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Tempur-Pedic — Bouncing Back on Buyout News

Small-cap mattress maker Tempur-Pedic (NYSE:TPX) snuggled up to Sealy (NYSE:ZZ) with a buyout deal of $2.20 a share, or $228.6 million, according to reports.

So after the deal, is there cash hiding under this mattress stock? There very well could be.

I know what you’re thinking: before today’s pop, Tempur-Pedic stock was down 50% year-to-date and a whopping 70% from its peak earlier in 2012. Today’s gains are nice, but will they keep up?

But consider this as the starting point even before the Sealy buyout:

  • Valuation: Before today’s 20% pop in shares, TPX was trading at a forward P/E of 8.6 and a current P/E of 8.7, with its PEG ratio an attractive 0.76.
  • Top-Line Growth: Barring a Q2 miss, Tempur-Pedic has seen revenue increase 10 out of the last 11 quarters on a year-over-year basis. Its five-year growth rate is about 25%.
  • Brand: Tempur-Pedic is one of those brands like Band-Aid or Kleenex that stands in for a generic term like “memory foam mattress.” Don’t discount the power of brand with consumers.

There are big risks, of course. Because as the top line continues to grow, there is marked slowdown in earnings momentum — which ultimately has resulted in the stock crashing in 2012.

TPX guided down this summer and admitted it has had to cut costs and margins to keep up with rivals pushing into its specialty market of foam vs. spring mattresses.

It’s also worth noting that the demographic power of the baby boomers had fueled Tempur-Pedic to its inflated levels. Sold on the health benefits of its products, older Americans jumped in and caused TPX stock to overheat.

You might have been burned by Tempur-Pedic and think it’s foolish to bargain hunt. Maybe it is. But I remain convinced that this mattress company could see a nice bounce over the next few months after taking it on the chin.

Hear me out.

The history of Tempur-Pedic as an investment is that it was one of the post-crash momentum darlings. From Jan. 1. 2009, to Jan. 1, 2011, TPX stock was one of the highest fliers on Wall Street. In that period, Tempur-Pedic stock tallied 430% gains — right alongside other growth standouts Green Mountain (NASDAQ:GMCR) with 300% gains in the same frame and Netflix (NASDAQ:NFLX), which notched 550% growth.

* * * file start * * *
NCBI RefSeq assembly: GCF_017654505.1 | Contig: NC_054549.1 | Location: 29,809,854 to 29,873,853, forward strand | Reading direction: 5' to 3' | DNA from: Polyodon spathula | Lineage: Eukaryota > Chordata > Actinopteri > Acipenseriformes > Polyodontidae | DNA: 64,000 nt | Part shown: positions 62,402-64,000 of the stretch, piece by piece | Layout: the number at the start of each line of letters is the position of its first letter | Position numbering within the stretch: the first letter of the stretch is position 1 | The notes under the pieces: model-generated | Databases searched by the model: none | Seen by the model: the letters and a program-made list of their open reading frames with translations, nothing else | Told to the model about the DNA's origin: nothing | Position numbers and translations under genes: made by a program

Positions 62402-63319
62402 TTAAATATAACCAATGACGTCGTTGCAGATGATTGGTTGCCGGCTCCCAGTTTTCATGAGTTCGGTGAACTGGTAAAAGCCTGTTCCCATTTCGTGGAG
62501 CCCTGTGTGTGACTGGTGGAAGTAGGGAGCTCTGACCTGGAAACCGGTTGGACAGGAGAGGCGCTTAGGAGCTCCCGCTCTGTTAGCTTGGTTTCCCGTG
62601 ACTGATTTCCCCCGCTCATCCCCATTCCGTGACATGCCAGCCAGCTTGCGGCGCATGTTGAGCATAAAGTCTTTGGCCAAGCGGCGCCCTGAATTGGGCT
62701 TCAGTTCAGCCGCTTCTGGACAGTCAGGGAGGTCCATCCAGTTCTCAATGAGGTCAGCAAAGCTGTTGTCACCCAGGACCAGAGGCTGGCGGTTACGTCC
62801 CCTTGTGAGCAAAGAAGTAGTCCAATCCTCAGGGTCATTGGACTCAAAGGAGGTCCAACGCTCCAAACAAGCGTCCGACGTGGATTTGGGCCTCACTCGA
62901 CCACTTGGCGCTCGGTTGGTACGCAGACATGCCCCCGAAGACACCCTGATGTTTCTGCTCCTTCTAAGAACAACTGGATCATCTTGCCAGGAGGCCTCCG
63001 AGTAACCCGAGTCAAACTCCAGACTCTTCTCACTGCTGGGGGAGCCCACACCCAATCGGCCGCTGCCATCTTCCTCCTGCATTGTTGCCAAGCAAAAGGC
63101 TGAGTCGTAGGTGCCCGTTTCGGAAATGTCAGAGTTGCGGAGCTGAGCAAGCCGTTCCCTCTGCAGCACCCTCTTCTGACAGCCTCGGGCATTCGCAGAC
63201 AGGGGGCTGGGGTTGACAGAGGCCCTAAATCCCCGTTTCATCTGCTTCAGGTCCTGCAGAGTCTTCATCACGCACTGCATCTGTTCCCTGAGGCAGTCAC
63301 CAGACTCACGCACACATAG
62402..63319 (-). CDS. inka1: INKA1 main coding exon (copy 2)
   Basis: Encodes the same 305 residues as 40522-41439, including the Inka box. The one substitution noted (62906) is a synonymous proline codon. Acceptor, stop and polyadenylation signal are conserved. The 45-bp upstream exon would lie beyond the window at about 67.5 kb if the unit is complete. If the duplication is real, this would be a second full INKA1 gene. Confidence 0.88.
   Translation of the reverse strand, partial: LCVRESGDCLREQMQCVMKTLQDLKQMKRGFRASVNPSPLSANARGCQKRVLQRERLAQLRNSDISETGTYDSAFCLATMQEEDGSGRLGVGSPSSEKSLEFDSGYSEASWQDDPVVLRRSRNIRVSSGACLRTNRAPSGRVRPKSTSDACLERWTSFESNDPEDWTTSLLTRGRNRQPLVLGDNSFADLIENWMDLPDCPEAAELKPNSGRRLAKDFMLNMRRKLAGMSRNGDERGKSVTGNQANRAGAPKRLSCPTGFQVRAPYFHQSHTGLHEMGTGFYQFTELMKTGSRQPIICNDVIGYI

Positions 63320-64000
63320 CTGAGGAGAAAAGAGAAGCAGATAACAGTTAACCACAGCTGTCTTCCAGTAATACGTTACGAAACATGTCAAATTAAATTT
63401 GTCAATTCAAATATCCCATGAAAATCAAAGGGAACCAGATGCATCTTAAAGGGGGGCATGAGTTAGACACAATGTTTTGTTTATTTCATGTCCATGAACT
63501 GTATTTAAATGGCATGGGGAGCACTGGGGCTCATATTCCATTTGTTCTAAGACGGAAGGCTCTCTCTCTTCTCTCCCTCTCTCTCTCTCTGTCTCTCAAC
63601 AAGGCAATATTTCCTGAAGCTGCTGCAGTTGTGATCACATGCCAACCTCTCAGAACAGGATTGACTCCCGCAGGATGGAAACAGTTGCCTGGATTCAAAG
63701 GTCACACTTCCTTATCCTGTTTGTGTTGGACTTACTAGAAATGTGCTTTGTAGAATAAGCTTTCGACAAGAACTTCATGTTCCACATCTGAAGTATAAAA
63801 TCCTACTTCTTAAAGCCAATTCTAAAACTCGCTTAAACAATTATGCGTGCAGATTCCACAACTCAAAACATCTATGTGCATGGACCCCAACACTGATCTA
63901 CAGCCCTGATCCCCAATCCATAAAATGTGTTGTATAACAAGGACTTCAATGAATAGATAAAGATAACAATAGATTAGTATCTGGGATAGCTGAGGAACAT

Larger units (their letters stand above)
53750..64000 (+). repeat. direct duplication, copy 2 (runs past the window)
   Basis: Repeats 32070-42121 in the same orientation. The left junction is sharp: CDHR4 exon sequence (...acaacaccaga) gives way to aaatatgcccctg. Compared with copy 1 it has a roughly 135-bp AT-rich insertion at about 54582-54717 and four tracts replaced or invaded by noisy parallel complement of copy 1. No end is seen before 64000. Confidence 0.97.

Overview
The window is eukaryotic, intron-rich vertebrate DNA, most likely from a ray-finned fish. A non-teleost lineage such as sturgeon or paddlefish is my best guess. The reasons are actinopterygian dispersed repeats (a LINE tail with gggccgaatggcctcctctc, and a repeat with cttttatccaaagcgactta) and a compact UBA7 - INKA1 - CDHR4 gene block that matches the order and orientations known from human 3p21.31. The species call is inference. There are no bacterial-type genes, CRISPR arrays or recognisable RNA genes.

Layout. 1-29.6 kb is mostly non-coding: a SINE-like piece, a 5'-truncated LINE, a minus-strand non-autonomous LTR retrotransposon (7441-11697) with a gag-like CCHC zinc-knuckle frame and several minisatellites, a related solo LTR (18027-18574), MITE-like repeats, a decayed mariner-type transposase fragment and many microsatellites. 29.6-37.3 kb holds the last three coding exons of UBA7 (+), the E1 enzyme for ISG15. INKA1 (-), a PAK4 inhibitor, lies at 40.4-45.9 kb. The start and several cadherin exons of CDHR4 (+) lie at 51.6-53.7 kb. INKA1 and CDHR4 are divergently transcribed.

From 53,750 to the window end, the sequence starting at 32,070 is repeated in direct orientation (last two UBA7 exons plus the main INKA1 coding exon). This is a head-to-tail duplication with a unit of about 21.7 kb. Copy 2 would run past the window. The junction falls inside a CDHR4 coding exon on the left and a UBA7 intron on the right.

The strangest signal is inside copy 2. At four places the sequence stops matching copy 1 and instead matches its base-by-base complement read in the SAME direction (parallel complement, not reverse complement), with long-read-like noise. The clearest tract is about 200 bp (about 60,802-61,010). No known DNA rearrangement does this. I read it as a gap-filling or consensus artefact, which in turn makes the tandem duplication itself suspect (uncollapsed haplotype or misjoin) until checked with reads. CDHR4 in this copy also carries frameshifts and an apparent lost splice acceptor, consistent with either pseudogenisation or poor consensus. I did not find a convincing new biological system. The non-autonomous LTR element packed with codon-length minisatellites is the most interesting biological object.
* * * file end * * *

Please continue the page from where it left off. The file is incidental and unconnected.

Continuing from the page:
Of course, traders should know by now what has happened to these red-hot stocks that have since flamed out.

I think Netflix and Green Mountain might be cooked for good, but TPX is a different story.

Consider that while Tempur-Pedic has a gimmicky mattress — as does rival Select Comfort (NASDAQ:SSCS), which makes the “Sleep Number” bed — it’s not like technological disruption is going to make bloggers start talking about “a post-mattress age.” Please. Every household needs a mattress, and no households see their bed counts wax and wane dramatically over the years based on exterior circumstances. This is a very stable business to be in, all things considered.

So while margins have slumped, Tempur-Pedic stock isn’t going under.

Now we get to the buyout: More than 70% of TPX sales came domestically in 2011, but the acquisition of Sealy gives TPX a footprint in some 80 global markets. That’s a huge way to push its memory foam products into new international locations — and since the products are different enough, it won’t cannibalize existing Sealy sales enough to lose the efficiency of scale.

Oh yeah, and Sealy also helps TPX get out of specialty mattresses and into boring old box springs. Not a growth industry, surely, but a stabilizing one to be sure.

Then there’s the perceived mismanagement of Seally by one-time private equity owners KKR & Co. (NYSE:KKR). This from Dealbook at The New York Times:

“… K.K.R.’s management of Sealy has often tested investors’ patience. Earlier this year, several investors blamed K.K.R. for Sealy’s poor financial performance and lobbied for a shake-up of the company’s board. In one March filing, H Partners, a hedge fund with a minority interest in the company, said K.K.R. held a “dominance” over the board, because the majority of the directors had current or previous ties to K.K.R. Last year, the company recorded a loss of $9.8 million.”

I’m not saying Tempur-Pedic will ever get back above $80 a share. But global growth and efficiencies of scale will help TPX counteract its shrinking margins due to some competition.

You may be thinking to yourself, “What about the debt? Tempur-Pedic just assumed $750 billion in debt on this deal!” True. And not to sound like I don’t think that matters but… I don’t think that matters. Interest rates are ridiculously low right now and whether you like it or not, it is a better time than ever to borrow whether your are a business or consumer.

Also consider this: Even if the Sealy deal doesn’t move the needle a penny on fiscal 2013 earnings, simply prompting TPX shares to correct to a forward P/E of 15 gives the stock a target of $38.

That’s 22% above today’s open. Not a bad trade.

Further reading:

  • Alex Rasmussen has a bunch of charts, tables and graphs for those who want more detail on Tempur-Pedic’s numbers and projections (Seeking Alpha)
  • Rich Duprey liked the low-overhead model, but was willing to take a shot on TPX and its brick-and-mortar sales plans earlier this month. Interesting to see if the Sealy deal makes him even more bullish. (Motley Fool)
  • Think memory foam is odd? Check out the 12 weirdest beds ever. (TechEBlog)

Jeff Reeves is the editor of InvestorPlace.com and the author of “The Frugal Investor’s Guide to Finding Great Stocks.” Write him at editor@investorplace.com or follow him on Twitter via @JeffReevesIP. As of this writing he did not own a position in any of the stocks named here.

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